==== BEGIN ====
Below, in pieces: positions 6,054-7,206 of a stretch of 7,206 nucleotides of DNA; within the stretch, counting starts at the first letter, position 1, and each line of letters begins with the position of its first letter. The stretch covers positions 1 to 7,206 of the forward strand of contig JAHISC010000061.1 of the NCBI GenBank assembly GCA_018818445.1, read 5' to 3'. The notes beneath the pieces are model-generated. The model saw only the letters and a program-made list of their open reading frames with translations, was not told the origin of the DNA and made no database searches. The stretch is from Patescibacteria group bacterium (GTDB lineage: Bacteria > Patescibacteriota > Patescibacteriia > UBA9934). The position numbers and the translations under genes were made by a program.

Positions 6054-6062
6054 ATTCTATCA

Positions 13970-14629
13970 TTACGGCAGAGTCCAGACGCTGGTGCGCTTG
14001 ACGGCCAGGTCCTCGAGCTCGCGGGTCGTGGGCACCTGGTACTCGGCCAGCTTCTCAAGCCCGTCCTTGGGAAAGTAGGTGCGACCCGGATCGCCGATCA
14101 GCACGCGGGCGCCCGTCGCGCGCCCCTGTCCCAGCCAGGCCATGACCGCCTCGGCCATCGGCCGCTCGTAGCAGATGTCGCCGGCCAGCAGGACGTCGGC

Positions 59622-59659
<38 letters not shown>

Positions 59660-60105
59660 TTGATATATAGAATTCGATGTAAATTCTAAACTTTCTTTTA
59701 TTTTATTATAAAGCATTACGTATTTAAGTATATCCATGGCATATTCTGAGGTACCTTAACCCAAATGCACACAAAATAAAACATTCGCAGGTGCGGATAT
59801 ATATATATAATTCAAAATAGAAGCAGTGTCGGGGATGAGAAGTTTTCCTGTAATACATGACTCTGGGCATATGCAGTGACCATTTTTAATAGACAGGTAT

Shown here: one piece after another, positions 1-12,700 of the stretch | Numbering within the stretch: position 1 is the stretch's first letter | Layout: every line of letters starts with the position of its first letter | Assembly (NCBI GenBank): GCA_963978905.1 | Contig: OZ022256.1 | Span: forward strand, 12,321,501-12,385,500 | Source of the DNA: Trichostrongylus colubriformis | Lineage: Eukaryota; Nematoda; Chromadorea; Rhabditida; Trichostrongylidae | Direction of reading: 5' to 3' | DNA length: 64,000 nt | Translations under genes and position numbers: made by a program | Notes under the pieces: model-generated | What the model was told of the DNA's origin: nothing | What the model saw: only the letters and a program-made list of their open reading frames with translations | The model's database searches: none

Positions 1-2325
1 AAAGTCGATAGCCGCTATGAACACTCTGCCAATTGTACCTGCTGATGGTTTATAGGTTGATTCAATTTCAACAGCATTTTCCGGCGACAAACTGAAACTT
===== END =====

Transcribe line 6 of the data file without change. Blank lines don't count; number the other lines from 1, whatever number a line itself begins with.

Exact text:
14001 ACGGCCAGGTCCTCGAGCTCGCGGGTCGTGGGCACCTGGTACTCGGCCAGCTTCTCAAGCCCGTCCTTGGGAAAGTAGGTGCGACCCGGATCGCCGATCA